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The Book of Lost Things
John Connolly
A Long, Long Time Ago and Essentially True - Brigid Pasulka I wasn't anticipating buying this book. For Christmas, I had been given a sweet giftcard for my local indie bookseller. So I was browsing. I would have passed over this book; however, fate brought it to me. I just happened to glance at their section of award winners. Normally, I don't peruse that endcap as I often find the literature a bit too flowery or too high-brow for my tastes. But this day, I had the time to peek. And when I did, the cover of ALLTA&ET caught my eye. Yep, I said it. I'm a cover art whore. I judge books by their covers.

It's enchanting and sweet. And I suppose I could begin and end the review with just that one sentence. Because at it's core, that's how I want to remember the experience of reading this tale.

I love books with multiple narratives (partly because I feel like I get a bonus story and partly because it's a bit of a mystery to piece together how the two stories are linked). It doesn't take the reader long to figure out the connection between the World War II narrative of the romance between the Pigeon and Anielica and the more contemporary/mid 90's narrative of Baba Yaga. But it's still fascinating to trace the changes not just in characters but in the country of Poland itself.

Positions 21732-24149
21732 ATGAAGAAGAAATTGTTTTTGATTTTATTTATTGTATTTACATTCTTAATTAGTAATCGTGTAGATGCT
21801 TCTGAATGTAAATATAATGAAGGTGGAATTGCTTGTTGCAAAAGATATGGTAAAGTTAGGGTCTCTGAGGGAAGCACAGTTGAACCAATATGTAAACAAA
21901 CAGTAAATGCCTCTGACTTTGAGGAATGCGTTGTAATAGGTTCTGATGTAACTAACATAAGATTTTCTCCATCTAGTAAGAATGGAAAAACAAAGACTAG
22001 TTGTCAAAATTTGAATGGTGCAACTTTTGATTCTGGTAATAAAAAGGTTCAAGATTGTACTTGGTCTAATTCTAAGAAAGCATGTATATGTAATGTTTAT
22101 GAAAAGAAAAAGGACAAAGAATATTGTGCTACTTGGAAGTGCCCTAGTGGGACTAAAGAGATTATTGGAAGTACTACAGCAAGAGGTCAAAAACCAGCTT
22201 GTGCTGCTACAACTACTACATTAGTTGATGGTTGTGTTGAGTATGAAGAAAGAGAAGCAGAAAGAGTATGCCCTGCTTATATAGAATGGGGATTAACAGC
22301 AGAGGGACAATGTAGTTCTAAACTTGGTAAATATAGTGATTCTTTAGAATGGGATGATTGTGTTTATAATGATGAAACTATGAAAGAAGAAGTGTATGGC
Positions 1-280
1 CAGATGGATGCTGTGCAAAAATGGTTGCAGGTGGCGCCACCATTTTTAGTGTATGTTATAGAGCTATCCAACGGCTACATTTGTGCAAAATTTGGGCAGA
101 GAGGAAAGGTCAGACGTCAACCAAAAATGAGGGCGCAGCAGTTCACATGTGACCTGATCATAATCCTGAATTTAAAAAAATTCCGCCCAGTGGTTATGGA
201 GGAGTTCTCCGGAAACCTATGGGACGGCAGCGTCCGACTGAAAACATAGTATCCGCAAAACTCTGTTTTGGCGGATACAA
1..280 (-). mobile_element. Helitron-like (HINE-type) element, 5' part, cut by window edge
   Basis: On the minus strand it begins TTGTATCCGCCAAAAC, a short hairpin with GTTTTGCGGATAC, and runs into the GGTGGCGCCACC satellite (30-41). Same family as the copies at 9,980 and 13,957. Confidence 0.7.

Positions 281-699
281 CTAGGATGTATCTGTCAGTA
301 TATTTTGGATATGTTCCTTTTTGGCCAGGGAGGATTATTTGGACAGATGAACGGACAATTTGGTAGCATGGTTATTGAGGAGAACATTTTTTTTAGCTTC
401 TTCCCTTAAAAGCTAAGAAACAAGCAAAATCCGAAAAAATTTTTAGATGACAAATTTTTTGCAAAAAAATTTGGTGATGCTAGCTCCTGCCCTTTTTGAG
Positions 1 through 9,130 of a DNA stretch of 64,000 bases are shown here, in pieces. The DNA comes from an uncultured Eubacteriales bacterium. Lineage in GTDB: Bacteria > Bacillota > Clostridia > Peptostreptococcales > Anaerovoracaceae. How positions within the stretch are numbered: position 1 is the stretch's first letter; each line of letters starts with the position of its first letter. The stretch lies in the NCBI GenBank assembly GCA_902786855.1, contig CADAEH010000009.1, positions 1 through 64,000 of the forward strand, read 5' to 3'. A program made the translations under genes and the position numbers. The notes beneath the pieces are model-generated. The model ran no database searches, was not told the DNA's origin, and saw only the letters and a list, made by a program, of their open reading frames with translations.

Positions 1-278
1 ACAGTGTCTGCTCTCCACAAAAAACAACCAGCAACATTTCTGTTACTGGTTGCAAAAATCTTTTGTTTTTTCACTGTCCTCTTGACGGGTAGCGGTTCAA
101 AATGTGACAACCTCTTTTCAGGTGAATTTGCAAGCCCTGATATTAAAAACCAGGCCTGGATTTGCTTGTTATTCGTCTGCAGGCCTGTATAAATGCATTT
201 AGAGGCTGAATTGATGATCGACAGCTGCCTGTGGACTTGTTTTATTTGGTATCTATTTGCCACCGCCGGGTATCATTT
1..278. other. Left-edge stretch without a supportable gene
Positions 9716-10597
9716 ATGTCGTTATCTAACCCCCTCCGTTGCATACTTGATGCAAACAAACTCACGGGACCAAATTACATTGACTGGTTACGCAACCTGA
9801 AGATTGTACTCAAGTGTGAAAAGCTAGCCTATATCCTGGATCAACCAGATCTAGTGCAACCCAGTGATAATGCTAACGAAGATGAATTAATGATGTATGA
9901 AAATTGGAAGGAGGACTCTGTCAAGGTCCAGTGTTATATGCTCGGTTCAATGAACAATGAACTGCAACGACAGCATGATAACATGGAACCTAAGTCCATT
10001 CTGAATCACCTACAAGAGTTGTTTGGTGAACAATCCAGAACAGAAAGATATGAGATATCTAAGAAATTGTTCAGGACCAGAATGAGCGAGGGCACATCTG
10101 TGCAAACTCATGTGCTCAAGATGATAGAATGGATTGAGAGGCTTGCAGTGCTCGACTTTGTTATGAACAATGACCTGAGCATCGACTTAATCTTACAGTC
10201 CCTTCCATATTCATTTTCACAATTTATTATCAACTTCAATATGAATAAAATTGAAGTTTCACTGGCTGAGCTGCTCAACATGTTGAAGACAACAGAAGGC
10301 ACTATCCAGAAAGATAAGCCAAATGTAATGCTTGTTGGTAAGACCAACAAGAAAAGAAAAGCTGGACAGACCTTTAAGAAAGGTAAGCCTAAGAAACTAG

I felt woefully naive about certain historical details while reading, but Pasulka is able to fill in gaps and paint a very real picture for the reader (or maybe it's more of an impressionist painting as there's always this glimmer of maybe walking in a daydream). All the same, the story left me hungry to do my own research and learn a bit more about Polish history.

The characters are so well drawn (perhaps because many were morphed from real life individuals Pasulka met in Poland). I cheated a bit and saw a sentence on the last page that had me angry. I don't want to spoil it by sharing what I read, but I was angry that Pasulka would create a sense of loss for her main character. I didn't think it was fair. But when I finally got to the end, I had forgiven her.

My husband came in while I read the final pages and saw tears streaming down my face, and (bless him for knowing me so well) said, "It's a good book if you are so impacted by it." And it's true because all I could squeak out in my tiny cry voice was, "It is painfully sad, but it is right and beautiful and hopeful and what love is all about."

When I started reading, I did not expect to be so enchanted by an aimless orphan shopping at the supermarket and the village super couple from the 1940's, but it was a rich and delicate treat of a book that left me smiling for days after I finished it.

I hope Ms. Pasulka writes more (whether they be set in Poland or not) because she captured the emotion of yearning so spot-on. [She is! New book due out early 2014!] I am in total awe!